Extracorporeal Shock Wave Therapy (ESWT) involves the conversion of a sound wave into a shock wave that is applied repeatedly to a specific area of the body. The technique is similar to lithotripsy, which is used to treat kidney stones. In recent years the technique has become popular in the treatment of a number of recalcitrant musculoskeletal conditions including tennis elbow, achilles tendinopathy, plantar fasciitis, and tendinitis of the shoulder.
There are several theories about how this treatment works but the most accepted theory is that the micro-trauma caused by the repeated shock waves increases the blood flow to the area and this promotes healing. The treatment is simple, quick and non-invasive.
Indications for ESWT
ESWT can be an effective treatment for the following conditions. An initial ultrasound will also be performed to demonstrate the pathology prior to treatment commencing.
- Plantar Fasciitis (Painful Heel)
- Achilles Tendinopathy
- Patellar Tendinopathy (Jumper’s Knee)
- Lateral Epicondylitis (Tennis Elbow)
- Medial Epicondylitis (Golfer’s Elbow)
- Calcific Tendinitis of the shoulder
About the examination
In most instances three (3) treatments spaced a week apart will be required to successfully treat the majority of patients. Some patients may require additional treatment if there is not sufficient energy given in three (3) visits. The initial appointment will take one hour but all subsequent appointments will only take 30 minutes. The treatment is very simple. The affected area of the body is positioned against the cushioned head of the ESWT machine. The converted shock waves or energy pulses are then applied to the affected area through the head of the machine. The number and strength of the pulses given depends on the patient and the area being treated, but a certain amount of energy needs to be delivered in order for the treatment to be effective.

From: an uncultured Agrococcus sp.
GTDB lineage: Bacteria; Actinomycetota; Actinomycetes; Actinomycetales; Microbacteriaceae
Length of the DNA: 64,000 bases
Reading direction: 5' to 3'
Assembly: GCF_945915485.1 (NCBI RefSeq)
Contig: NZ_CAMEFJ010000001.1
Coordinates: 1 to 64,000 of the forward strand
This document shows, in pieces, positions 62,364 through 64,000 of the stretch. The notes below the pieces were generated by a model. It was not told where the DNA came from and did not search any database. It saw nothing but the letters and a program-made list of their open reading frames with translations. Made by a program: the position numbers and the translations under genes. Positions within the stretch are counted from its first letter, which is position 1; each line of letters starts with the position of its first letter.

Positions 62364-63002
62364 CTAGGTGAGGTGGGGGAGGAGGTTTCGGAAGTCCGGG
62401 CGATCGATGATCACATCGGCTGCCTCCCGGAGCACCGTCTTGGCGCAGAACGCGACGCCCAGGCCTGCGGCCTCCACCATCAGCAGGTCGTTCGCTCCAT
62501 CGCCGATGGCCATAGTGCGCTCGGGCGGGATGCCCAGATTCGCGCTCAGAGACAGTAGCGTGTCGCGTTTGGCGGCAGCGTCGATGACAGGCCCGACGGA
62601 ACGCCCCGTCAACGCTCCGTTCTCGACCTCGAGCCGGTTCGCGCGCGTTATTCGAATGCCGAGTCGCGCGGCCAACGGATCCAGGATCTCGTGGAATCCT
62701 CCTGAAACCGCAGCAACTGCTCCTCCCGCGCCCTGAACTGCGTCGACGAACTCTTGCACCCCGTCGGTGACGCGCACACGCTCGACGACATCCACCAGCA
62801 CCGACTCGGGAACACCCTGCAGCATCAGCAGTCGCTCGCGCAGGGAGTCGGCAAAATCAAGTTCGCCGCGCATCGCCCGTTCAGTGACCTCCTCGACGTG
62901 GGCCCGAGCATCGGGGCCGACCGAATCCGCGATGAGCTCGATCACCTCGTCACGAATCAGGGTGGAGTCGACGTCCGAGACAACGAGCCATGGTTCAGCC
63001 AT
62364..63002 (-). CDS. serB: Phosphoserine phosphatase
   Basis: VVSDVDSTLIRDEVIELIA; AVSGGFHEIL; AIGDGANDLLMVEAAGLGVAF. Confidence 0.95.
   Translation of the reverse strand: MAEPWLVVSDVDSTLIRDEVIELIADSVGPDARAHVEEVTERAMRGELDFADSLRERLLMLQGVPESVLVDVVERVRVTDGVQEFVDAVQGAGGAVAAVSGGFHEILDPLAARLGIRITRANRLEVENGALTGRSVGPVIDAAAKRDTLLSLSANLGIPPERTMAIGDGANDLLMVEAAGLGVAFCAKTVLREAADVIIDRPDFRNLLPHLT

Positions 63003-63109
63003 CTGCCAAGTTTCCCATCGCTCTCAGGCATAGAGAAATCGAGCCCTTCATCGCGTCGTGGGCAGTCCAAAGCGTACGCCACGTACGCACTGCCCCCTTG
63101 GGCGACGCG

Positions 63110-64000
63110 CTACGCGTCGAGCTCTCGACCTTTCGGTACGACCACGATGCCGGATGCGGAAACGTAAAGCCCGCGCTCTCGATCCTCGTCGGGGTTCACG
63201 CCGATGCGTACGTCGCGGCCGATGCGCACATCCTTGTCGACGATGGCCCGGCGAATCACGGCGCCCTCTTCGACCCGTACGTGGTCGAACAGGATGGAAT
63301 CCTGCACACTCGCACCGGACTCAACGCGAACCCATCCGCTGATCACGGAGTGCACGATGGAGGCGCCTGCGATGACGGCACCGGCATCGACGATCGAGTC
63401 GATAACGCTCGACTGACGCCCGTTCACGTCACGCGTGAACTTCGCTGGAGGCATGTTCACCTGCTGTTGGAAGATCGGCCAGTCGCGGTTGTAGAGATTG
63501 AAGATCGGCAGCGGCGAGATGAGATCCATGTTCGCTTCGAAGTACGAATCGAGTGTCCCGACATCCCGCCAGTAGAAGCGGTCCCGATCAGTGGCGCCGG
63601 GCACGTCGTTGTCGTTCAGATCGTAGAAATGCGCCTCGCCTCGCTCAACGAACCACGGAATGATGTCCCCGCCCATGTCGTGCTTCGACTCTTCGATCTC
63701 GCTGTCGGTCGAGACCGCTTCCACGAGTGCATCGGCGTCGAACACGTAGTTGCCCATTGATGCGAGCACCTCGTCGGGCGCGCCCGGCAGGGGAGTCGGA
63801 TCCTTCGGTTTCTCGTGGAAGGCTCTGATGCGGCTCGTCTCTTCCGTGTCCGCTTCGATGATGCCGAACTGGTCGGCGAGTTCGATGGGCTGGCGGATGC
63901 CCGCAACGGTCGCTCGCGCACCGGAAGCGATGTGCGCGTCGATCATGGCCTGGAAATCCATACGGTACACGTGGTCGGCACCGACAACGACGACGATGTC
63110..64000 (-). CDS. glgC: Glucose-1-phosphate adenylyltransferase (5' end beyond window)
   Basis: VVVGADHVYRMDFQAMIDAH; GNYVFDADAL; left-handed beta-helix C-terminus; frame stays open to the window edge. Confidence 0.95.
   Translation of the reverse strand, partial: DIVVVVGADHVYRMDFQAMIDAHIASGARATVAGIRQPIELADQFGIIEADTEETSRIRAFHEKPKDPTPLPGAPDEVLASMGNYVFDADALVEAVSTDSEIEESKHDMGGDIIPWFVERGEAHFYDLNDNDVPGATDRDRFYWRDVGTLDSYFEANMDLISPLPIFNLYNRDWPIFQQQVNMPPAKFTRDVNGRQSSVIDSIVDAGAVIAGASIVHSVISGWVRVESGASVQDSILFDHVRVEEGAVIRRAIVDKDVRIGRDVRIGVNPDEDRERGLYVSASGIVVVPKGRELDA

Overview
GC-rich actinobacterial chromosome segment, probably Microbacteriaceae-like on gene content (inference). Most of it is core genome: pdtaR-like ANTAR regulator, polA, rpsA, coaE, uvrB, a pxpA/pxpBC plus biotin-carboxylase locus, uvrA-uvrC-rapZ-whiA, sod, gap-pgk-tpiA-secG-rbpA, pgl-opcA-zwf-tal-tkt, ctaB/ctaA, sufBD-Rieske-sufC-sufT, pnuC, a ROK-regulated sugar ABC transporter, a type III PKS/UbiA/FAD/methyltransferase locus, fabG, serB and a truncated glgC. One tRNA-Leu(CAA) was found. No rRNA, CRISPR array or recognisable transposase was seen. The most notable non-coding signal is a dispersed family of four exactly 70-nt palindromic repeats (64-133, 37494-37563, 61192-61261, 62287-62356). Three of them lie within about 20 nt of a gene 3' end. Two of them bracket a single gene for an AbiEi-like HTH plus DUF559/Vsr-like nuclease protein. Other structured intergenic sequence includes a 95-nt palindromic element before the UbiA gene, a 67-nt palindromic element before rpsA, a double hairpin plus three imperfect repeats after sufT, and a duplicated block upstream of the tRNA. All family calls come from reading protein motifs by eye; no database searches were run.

Following treatment it is quite common for patients to experience an exacerbation of symptoms. Please continue to avoid anti-inflammatory medication during the treatment interval. Paracetamol may be taken for pain relief. Some localised bruising may occur.
If any of the following applies to you please let us know when making your appointment
- Bleeding disorders
- Children with unfused epiphyses
- Cardiac Pacemakers
- Local infections or malignancies
Do I need a referral for ESWT?
A Doctor’s referral is required for your initial diagnostic ultrasound scan. It should state +/- ESWT. The ultrasound scan will determine if this type of therapy is appropriate for your problem. This does not form part of the ESWT and is billed separately. However, the majority of the cost is covered by Medicare. If you then decide to proceed with the ESWT treatment a further referral is not required.
Is there a rebate for ESWT?
The majority of the fee for the initial diagnostic ultrasound scan is covered by Medicare. However, ESWT is currently not covered under Medicare or by the Private Health Funds. Workers’ Compensation cases are dealt with on an individual basis.